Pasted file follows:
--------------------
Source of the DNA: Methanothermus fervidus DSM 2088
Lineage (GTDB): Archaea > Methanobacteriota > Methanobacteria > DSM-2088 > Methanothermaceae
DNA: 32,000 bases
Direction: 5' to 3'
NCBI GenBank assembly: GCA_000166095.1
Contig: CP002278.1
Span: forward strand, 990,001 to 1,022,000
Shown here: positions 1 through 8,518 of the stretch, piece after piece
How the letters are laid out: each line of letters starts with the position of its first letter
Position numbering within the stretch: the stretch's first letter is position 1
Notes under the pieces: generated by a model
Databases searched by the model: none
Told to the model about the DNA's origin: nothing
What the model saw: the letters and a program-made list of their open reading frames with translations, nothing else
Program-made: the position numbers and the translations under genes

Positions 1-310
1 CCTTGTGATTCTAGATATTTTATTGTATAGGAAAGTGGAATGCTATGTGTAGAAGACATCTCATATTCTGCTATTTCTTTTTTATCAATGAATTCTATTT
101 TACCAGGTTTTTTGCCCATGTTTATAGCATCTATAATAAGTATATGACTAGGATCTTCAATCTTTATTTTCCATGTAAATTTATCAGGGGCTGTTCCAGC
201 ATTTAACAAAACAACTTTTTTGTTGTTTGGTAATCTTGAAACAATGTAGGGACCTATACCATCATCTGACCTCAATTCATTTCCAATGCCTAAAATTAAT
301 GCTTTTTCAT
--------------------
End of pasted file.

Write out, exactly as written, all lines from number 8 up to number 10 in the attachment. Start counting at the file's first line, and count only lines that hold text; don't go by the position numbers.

Shown here: positions 1 through 8,518 of the stretch, piece after piece
How the letters are laid out: each line of letters starts with the position of its first letter
Position numbering within the stretch: the stretch's first letter is position 1